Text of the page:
Slightly more than two months ago, I pledged to readers of this page to revisit a subject which had been broached by the man who was then heir to the British crown, Charles Prince of Wales.
In that article I described my experiences at the Commonwealth Meeting of Heads of Government which had just taken part in the Rwandan capital, Kigali, specifically on what Prince Charles had said at the opening ceremony.
I quoted exactly what he had said in part of his speech, which he made as a personal representative of the then Head of the Commonwealth, Queen Elizabeth ll. I quoted him saying, and I repeat it today:“The roots of our contemporary association run deep into the most painful period of our history.
‘‘I cannot describe the depths of my personal sorrow at the suffering of so many as I continue to deepen my own understanding of slavery’s enduring impact.
‘‘If we are to forge a common future that benefits all our citizens, we too must find ways, new ways, to acknowledge our own past. Quite simply, this is a conversation whose time has come.”
These are extremely weighty words spoken by the personal representative of the British monarch. I picked out a few notions from that statement.
First, I identified a painful history: the prince’s ‘personal sorrow’; the ‘suffering of so many’; and his quest to continue seeking to better understand “slavery’s enduring impact”.
Further, I gleaned Charles’ desire to forge a “common future that benefits all our citizens,” and that this would have to pass through finding “new ways” to acknowledge his country’s historical sins.
It was clear to me as I sat in that meeting at the magnificent Kigali Convention Centre that Charles was at least thinking of taking a giant step toward owning up for Britain’ s heinous crimes against humanity across the world, and ready to make amends for those misdeeds by “making whole” peoples who were hurt by Albion’s perfidy.
I do not believe I have ever heard anything quite so close to what I am suggesting, and maybe it is just a figment of my errant imagination.
Still, I am in no doubt that this is exactly what he said, and the length of the statement suggests its was deliberate and considered. There is no reason to suppose it was in any way unintended.
That is why I think we of the parties that were made to enter into that “contemporary association” with the Brits have a rare opportunity to seek ways to forge a new future that benefits all our citizens, ” which goes through finding “ways, new ways” to acknowledge the past.
With this statement, Charles seemed to be saying that Britons will have to accept their guilt in the rape, robbery, massacres, despoliation and dehumanisation of the peoples in the countries they enslaved and kidnapped and those they completely uprooted and separated from their places, peoples and cultures.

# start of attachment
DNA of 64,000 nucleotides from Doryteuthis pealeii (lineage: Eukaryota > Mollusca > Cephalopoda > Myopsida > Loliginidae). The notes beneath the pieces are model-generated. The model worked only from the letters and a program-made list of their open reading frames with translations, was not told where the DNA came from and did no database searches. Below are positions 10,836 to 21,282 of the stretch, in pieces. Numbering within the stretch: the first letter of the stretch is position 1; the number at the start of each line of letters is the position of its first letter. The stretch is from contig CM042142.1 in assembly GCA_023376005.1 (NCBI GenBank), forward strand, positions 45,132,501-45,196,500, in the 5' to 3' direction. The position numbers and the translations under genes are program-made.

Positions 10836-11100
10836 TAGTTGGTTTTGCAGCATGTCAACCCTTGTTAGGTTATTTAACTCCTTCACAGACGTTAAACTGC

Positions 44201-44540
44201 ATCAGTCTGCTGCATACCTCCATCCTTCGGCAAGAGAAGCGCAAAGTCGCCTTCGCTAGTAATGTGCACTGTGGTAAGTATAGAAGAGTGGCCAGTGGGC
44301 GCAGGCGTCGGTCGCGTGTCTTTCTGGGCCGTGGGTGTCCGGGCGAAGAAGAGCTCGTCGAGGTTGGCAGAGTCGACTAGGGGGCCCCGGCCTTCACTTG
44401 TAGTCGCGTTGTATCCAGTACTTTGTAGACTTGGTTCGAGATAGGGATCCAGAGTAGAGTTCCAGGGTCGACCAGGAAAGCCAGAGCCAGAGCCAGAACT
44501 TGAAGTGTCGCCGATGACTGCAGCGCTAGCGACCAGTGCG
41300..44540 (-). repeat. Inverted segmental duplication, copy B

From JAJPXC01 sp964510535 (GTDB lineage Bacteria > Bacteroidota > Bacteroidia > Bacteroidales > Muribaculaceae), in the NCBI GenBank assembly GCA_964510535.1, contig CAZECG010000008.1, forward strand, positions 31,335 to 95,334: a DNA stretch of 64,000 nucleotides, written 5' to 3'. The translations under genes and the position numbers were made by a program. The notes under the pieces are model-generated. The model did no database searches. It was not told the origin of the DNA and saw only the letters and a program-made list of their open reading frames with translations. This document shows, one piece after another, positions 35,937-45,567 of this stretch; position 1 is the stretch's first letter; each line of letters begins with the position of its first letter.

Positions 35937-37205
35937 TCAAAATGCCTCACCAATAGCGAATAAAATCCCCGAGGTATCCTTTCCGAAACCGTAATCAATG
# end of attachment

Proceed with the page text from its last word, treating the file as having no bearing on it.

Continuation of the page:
The prince was talking about the enduring impact of slavery, whose significance goes beyond the forceful extraction of human beings to far-off places, but includes the spiritual rape and destruction of the soul.
It is everywhere. If it be the Mandinka slaves taken from west Africa, or the so-called Red Indians of the Americas or the real Indians of the Raj, or the Zulus and Ndebele in southern Africa, or the Irish people right next to them.
It is a seamless narrative of barbarous destruction of whole peoples for the sake of the material profits that such nefarious activities brought in.
When he said these words in July, Charles was only Prince of Wales, but, as luck would have it he is now King Charles lll.
Whereas then all he could have done was to whisper in his mum’s ear, now he is his own sovereign, and could fashion his monarchy in a way that would be so different than his mother’s.
We are now in a situation, not to call Charles’ bluff, but to echo his call to revisit our past, and to right all the wrongs we can right with a view to crafting an international community we can all be proud of, courtesy of sincere apologies and adequate compensation, if such a thing is even possible.
But this would require the Brits to accompany us in unlearning their —and our—history to and to set records straight.
Certain names that we were given as great heroes — one can cite Walter Raleigh or Francis Drake — were nothing but buccaneers sent to plunder on behalf of the monarchy. And so were others, too many of them.
So now, let us help Charles lll to “deepen my understanding of slavery’s enduring impact.”
I should come back to this subject often.
Jenerali Ulimwengu is now on YouTube via jeneralionline tv. E-mail: [email protected]